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“No tenemos noticia de ningún otro libro impreso en inglés en México durante la dominación española” (Medina)

9. CATHOLIC CHURCH. MEXICO. INQUISITION. [Caption title in Spanish] Nos los Inquisidores Apostólicos contra la Heretica Pravedad, y Apostosía en esta Ciudad, y Arzobispado de México, y en todos los Reynos, y Provincias de esta Nueva España, Goatemala, Isla Filipinas, sus Distritos ye Jurisdicciones, por Autoridad Apostolica, Real, y Ordinario. Hacemos Saber: Que el Excelentisimo Señor Inquisidor General...Nos Remitió en nueve de Febrero de mil Setecientos ochenta y siete años, la formula en Idioma Ingles, que á la letra sigue... [caption title in English on p. 3] A Short Abridgement fo [sic] Christian Doctrine.... N.p., n.d. [Mexico, ca. 1787]. 41 [1 blank] pp. (first two pages in Spanish, remainder of book in English). Small 8vo (14.6 cm tall), old plain paper wrappers, stitched. Fine, with small circular ink stamp on two leaves (p. 4 & final blank at end). Laid in acid-free cloth case. Rare.

     First edition of the only book known to have been printed in English in Mexico during the three hundred years of Spanish colonial rule. ESTC W41449 (no locations listed in Great Britain, but the British Library has a copy). Harper, Americana Iberica XIV:1787: “One of the rarest and most interesting productions of the press in colonial Mexico.” Medina, México 7705; see also expanded Medina entry 7705 (Vol. 8, pp. 368-369, illustrated): “No tenemos noticia de ningún otro libro impreso en inglés en México durante la dominación española.”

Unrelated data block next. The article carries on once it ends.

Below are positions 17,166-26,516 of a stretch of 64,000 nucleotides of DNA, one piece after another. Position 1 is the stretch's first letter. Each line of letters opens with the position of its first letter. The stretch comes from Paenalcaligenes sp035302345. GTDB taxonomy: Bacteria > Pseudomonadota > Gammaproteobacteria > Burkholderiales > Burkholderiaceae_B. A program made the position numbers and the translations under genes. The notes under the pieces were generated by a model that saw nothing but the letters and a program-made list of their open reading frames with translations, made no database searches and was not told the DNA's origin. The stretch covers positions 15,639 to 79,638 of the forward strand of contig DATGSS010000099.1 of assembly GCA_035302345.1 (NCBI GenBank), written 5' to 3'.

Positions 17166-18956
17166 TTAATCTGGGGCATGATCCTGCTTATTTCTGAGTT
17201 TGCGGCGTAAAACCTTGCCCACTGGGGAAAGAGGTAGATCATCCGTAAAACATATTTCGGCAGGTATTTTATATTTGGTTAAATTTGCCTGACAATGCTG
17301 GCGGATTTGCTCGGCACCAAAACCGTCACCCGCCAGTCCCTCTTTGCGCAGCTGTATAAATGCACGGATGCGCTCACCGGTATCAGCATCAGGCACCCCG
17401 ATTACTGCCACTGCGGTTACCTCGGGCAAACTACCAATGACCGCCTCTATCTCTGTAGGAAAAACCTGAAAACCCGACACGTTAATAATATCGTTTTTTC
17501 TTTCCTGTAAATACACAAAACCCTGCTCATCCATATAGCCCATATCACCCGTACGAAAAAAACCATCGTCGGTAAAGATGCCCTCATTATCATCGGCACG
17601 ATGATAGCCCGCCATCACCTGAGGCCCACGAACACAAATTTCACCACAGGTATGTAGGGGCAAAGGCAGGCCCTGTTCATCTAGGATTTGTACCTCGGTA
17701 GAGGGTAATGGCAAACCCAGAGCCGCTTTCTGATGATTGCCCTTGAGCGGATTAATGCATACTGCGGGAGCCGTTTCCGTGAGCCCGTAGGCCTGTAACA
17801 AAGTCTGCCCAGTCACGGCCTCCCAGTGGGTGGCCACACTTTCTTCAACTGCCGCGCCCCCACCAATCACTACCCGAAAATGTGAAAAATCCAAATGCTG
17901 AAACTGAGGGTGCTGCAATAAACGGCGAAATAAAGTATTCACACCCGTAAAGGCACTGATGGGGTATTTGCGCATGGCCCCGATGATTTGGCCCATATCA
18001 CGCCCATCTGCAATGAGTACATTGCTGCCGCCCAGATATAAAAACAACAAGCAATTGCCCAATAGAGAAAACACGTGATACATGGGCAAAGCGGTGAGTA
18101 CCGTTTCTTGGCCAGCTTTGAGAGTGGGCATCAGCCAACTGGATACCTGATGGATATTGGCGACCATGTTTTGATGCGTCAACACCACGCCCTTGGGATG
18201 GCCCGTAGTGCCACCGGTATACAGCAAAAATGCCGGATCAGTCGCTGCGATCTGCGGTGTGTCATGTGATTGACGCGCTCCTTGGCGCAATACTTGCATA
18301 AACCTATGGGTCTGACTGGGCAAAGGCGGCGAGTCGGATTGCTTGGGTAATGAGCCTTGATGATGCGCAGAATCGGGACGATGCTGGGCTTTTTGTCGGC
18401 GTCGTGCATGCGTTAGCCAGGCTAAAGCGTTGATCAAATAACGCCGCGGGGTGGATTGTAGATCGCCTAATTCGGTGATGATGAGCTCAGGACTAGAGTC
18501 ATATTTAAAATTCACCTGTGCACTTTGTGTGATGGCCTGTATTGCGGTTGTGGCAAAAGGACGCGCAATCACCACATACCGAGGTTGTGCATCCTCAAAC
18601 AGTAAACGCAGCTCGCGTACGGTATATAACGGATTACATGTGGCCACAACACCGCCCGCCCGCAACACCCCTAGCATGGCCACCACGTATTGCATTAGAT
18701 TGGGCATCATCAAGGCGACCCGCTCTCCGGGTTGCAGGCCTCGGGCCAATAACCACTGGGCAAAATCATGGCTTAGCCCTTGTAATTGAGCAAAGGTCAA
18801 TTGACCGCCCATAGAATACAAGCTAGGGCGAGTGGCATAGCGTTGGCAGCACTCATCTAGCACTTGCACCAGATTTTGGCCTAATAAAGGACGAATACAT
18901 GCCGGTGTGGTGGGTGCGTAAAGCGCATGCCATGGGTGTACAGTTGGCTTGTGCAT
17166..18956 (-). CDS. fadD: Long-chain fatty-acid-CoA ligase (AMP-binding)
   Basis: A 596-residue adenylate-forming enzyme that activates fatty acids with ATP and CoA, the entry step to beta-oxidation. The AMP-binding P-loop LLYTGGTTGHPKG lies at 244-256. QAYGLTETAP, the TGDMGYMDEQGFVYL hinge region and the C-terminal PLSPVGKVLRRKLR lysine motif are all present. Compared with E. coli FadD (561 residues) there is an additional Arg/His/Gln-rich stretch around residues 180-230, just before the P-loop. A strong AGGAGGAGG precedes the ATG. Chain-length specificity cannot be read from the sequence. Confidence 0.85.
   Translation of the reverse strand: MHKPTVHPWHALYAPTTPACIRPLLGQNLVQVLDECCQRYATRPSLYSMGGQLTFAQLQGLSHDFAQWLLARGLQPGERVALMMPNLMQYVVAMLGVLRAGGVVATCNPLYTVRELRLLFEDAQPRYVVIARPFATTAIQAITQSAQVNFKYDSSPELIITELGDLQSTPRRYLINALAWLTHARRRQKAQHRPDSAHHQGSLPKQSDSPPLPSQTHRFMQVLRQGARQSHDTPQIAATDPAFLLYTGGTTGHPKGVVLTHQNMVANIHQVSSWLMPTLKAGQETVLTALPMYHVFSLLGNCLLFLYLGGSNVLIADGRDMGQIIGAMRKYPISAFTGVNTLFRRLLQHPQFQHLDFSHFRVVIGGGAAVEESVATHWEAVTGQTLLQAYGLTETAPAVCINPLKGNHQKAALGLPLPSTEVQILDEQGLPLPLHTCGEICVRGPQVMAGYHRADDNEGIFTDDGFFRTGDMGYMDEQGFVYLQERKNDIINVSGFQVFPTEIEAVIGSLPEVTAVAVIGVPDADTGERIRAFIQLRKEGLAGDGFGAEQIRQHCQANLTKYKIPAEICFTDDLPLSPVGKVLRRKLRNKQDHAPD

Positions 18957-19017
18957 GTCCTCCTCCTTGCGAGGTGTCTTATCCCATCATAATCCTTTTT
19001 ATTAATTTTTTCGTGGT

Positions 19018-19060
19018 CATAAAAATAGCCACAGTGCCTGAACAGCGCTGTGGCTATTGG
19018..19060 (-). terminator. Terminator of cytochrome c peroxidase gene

This catechism in English printed in Mexico enabled those who were non-Catholics in colonial Mexico to comply readily with Spanish law to practice the Catholic faith. Following the independence of the United States, increased numbers of English-speakers entered Spanish territory to the west in West Florida, the Mississippi Valley, Louisiana, and Texas. Gradual pressure by the United States led to a series of treaties prior to the Louisiana Purchase (1803) whereby the new republic augmented its presence in the west and brought in Anglo-American traders and settlers. These migrants were welcome under the proviso that they were Catholics and swore allegiance to the king of Spain, requisites retained well into the Mexican period in the colonization of Texas and California.

     This highly unusual American imprint was produced for distribution by parish priests, and probably the edition was relatively small, with most copies being well-used and disposed of upon completion of their usefulness. This catechism is rare in commerce. No copy had appeared at auction for many decades until a copy sold at Christie’s in June 2006 for $10,200. We trace the following institutional holdings: British Library, Harvard, Yale, John Carter Brown, New York Public Library, Brandeis, Lilly Library at Indiana University, Southern Methodist University, and University of New Mexico. ($8,000-12,000)

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